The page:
What is a valid key?

Kieran Benton kieran.benton at synchro.co.uk
Thu Dec 20 18:32:54 UTC 2007

Point taken - that was something I hadn't considered.

I still think it's a good idea to add a footnote into that section of
the docs to note that UTF8 is a "safe" encoding to use since it is so
popular in western systems and many devs might not necessarily know if
it fulfills the criteria (I certainly didn't from a brief scan). 

This is of course if its decided by the end of this thread that it can
be used generically! :)


-----Original Message-----
From: Steven Grimm [mailto:sgrimm at facebook.com] 
Sent: 20 December 2007 18:32
To: Kieran Benton
Cc: Dustin Sallings; a.; memcached at lists.danga.com
Subject: Re: What is a valid key?

On Dec 20, 2007, at 10:14 AM, Kieran Benton wrote:
> Are we saying that as long as you use UTF-8 for the key, and that it  
> is
> not longer that 250 bytes, then all is fine with both text and binary
> protocols? If so then I think we should update the docs to say so  
> and be
> happy :)

It has nothing to do with UTF-8. There is no good reason to specify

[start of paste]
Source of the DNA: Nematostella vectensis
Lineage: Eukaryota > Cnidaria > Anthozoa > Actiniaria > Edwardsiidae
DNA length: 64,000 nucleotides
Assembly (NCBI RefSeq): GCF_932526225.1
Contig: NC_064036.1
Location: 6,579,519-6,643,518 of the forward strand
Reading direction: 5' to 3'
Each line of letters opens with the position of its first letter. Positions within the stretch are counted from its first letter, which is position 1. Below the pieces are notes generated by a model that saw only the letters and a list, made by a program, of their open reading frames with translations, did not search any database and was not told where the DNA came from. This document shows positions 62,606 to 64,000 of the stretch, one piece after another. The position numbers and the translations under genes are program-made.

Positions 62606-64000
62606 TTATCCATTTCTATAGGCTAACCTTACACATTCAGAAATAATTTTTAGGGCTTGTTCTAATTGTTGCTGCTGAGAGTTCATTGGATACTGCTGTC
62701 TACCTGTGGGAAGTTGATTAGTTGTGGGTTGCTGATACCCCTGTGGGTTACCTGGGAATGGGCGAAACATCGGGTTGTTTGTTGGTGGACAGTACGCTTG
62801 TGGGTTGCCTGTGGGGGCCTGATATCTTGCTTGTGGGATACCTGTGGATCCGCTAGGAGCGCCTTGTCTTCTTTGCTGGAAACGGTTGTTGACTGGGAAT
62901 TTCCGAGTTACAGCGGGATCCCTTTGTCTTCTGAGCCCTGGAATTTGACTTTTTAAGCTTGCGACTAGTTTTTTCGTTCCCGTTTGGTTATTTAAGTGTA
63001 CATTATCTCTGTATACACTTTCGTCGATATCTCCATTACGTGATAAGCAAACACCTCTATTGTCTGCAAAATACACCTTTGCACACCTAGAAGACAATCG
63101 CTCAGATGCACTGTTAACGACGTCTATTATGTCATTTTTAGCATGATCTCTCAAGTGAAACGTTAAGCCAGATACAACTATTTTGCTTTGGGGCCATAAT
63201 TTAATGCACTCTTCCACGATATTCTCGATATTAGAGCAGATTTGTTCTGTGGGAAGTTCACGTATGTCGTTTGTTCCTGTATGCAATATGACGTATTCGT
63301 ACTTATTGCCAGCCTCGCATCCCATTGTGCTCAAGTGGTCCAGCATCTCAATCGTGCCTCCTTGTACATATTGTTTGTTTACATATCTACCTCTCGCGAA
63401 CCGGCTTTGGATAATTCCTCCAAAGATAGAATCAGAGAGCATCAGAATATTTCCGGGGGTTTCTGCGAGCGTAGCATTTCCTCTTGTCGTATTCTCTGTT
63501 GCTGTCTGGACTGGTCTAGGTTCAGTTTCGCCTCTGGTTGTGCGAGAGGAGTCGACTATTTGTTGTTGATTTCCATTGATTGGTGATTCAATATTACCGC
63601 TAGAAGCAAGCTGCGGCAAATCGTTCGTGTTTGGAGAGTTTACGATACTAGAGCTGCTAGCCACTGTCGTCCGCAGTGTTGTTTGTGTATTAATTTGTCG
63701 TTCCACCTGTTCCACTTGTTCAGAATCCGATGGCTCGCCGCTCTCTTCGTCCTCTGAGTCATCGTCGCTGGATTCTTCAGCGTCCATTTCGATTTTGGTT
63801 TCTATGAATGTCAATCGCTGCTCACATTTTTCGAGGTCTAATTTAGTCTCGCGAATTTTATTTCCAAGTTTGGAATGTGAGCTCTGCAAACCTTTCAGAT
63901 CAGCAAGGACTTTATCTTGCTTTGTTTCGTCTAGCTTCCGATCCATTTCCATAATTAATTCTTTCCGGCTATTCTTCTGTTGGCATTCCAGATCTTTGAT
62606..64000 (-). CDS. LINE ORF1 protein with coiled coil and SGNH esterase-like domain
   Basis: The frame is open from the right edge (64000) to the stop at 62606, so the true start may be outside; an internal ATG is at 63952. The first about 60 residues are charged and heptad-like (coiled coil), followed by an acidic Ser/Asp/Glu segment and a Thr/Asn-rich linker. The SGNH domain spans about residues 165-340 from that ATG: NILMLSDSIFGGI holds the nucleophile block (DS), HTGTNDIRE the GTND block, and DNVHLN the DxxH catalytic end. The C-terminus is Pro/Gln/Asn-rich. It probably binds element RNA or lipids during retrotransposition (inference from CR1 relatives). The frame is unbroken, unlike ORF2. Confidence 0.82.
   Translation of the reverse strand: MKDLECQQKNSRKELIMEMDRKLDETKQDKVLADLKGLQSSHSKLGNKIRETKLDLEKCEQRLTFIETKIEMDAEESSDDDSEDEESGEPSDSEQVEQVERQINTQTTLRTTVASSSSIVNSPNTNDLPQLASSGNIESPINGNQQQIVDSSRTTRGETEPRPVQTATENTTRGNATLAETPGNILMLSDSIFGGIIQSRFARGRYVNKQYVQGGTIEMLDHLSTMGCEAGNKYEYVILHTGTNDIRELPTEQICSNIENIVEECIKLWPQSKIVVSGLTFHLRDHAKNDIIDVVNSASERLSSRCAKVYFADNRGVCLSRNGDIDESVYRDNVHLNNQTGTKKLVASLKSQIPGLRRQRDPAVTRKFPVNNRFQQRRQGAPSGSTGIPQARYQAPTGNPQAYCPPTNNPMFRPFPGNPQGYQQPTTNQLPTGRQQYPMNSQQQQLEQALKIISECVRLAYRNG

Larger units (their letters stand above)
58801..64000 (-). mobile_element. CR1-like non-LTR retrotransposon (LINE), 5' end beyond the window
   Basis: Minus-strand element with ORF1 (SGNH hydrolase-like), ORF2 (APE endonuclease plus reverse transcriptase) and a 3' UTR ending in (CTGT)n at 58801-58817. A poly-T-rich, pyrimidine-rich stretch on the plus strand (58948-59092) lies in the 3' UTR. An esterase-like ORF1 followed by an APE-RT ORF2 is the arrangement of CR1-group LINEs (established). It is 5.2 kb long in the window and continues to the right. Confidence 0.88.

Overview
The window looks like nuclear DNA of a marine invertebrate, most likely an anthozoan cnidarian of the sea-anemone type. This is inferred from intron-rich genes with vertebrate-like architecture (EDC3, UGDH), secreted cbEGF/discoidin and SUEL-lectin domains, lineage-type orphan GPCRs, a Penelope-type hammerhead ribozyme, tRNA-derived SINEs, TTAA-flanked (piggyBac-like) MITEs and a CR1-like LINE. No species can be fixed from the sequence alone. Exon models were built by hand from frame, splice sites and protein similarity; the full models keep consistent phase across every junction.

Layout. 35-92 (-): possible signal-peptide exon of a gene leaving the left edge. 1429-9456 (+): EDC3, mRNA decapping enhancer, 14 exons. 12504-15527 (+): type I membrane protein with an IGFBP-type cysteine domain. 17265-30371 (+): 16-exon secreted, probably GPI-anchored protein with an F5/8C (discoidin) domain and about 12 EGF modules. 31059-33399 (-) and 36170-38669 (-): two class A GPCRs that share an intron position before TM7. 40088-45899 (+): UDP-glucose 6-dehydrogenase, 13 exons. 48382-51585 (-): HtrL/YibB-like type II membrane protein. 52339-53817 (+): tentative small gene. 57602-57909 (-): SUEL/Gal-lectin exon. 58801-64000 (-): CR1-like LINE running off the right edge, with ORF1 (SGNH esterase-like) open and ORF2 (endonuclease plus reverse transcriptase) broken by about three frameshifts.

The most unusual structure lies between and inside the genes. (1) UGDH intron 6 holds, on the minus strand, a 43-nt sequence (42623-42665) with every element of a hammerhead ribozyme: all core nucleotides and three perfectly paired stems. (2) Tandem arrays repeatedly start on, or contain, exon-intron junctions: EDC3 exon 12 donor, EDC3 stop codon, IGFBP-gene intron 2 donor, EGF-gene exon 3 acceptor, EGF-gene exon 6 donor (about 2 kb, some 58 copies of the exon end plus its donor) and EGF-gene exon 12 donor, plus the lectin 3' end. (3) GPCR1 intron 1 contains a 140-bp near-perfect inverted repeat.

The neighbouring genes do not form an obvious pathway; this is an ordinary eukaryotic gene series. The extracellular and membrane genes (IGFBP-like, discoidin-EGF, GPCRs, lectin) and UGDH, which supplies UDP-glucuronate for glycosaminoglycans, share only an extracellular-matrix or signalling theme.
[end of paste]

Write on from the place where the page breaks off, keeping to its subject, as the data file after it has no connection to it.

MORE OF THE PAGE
that in the documentation. It's just a bunch of bytes (or octets, if  
you prefer) with some specific byte values forbidden. The server does  
not check the bytes in the key to make sure they form valid UTF-8  
sequences. You can use ASCII or UTF-8 or ISO-8859-1 or ISO-8859-5 or  
KOI-8 or GB-18030 or a random-number generator, so long as you avoid  
the forbidden bytes. It does not even have to be a human-readable key;  
it could be a raw hash value with certain bytes escaped. (Though  
obviously that makes ad-hoc debugging a bit painful.)

If we say "keys can be UTF-8" in the documentation, then some poor  
Russian programmer, say, who is otherwise working in KOI-8 encoding is  
going to add unnecessary code to a client library to transform KOI-8  
to UTF-8 so as to comply with the protocol spec.


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